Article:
Native animals, increasingly displaced from their natural habitat by tree clearing and extreme weather, are resorting to flowering and fruiting trees in our gardens.
Tree netting is a popular way to protect fruit from wildlife, particularly in urban areas, but the wrong type of netting can be deadly. Hungry animals are easily caught in ‘bird netting’, which has a mesh size greater than 1cm square. Wildlife friendly netting should have a mesh size of less than 5 mm.
The rescue statistics show that most animals die with horrific injuries or require long term care before release.
Birds, bats, lizards, snakes and the occasional possum are the main victims of inappropriate netting. Animals become tangled in large mesh netting and cannot free themselves. While struggling to escape, the net cuts ever deeper into the animal.
Like ghostnets in the ocean, unwanted netting can continue to maim and kill. Ensure that discarded netting cannot become a hazard to wildlife.
Tree netting guide
2 ways to protect your backyard fruit and wildlife
1. Protecting individual fruit.
Search online for ‘fruit protection bags’, look for Green Harvest and The Native Shop for a range of bags and sleeves. Plastic garden pots can also be useful.
2. Protecting the whole tree.
We recommend a densely woven net that will not trap wildlife and doesn’t need a frame, such as the Fruit Saver nets, Hail Guard or Vege Net. These nets are all white - the colour best seen by animals at night. Go to our website for videos about these nets and other ideas.
The right netting
Our ‘finger test’ - choose netting that you cannot poke your finger through. The mesh size should be less than 5 mm.
For smaller trees up to 13m in circumference, we recommend Fruit Saver nets, available in 2 sizes.
3 good nets which pass the ‘finger test’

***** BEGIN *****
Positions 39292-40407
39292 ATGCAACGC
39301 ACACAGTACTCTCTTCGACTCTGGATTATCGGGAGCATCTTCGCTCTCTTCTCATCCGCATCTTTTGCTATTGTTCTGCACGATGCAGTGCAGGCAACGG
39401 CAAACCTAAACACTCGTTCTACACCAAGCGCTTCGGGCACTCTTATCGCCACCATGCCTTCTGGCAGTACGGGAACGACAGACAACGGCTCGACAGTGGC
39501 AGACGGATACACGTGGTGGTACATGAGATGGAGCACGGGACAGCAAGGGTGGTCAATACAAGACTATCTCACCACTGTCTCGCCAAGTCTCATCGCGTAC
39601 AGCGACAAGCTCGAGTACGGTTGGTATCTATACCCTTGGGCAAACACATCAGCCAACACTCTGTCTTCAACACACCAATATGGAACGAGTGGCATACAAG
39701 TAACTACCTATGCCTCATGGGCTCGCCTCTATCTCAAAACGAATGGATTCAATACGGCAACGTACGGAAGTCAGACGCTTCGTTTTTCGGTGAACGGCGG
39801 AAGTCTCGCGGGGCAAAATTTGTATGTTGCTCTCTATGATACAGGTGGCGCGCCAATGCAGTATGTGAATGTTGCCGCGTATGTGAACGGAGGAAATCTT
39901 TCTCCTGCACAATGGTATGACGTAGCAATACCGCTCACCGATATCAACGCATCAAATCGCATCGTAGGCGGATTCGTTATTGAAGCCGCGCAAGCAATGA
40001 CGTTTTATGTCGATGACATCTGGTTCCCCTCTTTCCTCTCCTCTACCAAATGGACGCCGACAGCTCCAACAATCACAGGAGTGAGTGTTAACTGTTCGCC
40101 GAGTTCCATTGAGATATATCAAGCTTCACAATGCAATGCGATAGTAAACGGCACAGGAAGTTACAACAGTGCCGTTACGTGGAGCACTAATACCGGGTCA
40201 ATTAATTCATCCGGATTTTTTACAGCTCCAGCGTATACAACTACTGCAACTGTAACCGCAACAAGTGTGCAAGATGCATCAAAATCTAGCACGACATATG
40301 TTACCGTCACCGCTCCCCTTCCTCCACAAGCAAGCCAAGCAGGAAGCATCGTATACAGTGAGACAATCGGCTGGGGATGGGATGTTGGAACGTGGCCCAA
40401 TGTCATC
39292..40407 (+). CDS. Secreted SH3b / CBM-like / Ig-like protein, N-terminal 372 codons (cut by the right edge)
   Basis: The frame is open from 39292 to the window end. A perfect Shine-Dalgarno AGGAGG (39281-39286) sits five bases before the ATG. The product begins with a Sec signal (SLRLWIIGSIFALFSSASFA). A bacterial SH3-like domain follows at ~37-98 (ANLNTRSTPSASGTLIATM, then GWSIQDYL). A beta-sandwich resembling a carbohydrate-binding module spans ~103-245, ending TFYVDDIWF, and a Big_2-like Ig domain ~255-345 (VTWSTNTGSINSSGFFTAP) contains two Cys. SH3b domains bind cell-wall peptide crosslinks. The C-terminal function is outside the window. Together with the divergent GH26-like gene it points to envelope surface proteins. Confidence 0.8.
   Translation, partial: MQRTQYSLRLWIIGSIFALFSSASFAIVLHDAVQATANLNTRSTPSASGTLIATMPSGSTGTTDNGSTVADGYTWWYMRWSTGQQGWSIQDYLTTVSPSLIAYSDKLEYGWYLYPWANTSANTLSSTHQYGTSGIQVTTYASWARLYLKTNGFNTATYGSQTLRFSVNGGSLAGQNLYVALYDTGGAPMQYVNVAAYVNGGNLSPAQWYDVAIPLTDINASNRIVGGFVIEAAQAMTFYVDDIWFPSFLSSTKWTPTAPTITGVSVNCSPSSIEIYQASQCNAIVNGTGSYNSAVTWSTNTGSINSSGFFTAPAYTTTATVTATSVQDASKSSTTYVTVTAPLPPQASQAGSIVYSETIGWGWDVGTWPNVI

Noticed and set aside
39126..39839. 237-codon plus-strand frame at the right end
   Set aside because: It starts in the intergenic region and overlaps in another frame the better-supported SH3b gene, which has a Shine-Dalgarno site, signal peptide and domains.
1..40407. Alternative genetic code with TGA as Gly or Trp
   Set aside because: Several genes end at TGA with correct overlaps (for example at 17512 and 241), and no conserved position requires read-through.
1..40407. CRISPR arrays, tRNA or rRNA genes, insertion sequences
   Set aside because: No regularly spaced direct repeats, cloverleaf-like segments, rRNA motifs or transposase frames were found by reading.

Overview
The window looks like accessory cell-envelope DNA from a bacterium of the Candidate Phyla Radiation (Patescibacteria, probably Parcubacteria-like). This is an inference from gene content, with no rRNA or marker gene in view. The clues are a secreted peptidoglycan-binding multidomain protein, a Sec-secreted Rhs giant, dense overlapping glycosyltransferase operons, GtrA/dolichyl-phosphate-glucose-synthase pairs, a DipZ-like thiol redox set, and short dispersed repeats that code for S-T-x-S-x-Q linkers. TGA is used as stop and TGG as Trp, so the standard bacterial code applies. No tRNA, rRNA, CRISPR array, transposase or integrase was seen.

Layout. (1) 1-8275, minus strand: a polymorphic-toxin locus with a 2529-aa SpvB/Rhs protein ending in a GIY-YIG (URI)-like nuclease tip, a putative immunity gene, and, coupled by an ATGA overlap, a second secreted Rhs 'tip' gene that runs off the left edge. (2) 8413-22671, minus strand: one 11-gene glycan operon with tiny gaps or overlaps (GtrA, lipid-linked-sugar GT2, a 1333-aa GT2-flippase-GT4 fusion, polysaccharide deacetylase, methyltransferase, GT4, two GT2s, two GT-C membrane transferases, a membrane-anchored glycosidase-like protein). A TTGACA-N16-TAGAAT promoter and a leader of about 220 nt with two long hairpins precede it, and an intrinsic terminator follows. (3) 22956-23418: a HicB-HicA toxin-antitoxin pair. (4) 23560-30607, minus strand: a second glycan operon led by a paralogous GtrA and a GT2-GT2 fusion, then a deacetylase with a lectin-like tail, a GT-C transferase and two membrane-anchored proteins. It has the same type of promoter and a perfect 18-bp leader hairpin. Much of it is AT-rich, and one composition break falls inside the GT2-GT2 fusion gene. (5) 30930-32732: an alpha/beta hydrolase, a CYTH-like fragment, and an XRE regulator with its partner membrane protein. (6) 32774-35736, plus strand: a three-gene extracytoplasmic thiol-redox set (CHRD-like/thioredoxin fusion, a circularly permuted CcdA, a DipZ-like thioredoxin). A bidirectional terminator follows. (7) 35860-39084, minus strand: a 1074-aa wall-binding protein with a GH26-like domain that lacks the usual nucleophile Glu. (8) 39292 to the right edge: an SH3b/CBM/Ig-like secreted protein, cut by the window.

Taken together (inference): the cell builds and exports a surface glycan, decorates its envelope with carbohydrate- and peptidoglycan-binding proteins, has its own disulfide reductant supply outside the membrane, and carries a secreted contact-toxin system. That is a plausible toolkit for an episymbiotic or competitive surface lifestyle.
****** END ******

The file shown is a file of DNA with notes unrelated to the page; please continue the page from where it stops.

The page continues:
Image 1: Fruitsaver
2 sizes for small and medium trees
Image 2: Hail Guard
Off 6 m roll
Image 3: Vege net
2 sizes, 6m x 10m and 6m x 20m
Fruit Saver Fruit Tree Nets
This fitted box-shaped net has a long skirt that gathers around the trunk of the tree.
The 2mm woven mesh excludes fruit fly and codling moth as well as birds, bats and possums. It has only a 15% shade factor and is currently best bought online at: www.fruittreenets.info
Choose a smaller variety of fruit tree that is easy to protect, prune and harvest
- Use a supporting frame to protect the tree from the weight of the net, and prevent birds pecking fruit through the net
- Consider how you will access your fruit inside the net, Fruit Saver nets have an access flap for this
- The base of the net should be secured to the trunk of the tree or to the ground to prevent wildlife getting inside
- Remove nets promptly after fruiting to prevent damage to new growth
- Check your nets regularly. If an animal is caught visit www.fauna.org.au to find a wildlife carer in your area.
Leading the way
Some hardware stores in Australia have taken the lead and stopped selling netting that is potentially harmful to wildlife. Ask your local supplier to stock only fruit tree netting that passes the ‘finger test’ - netting that you cannot poke your finger through.
For more information
Visit www.wildlifefriendlyfencing.com and look for the link to the netting page. Get up-to-date information including instructional videos showing how to net your trees in a wildlife friendly way.
Information reproduced with permission from Tolga Bat Hospital
To access 24/7 rescue advice and assistance for sick, injured and orphaned native animals call 1300 094 737, or fill in the online rescue form.
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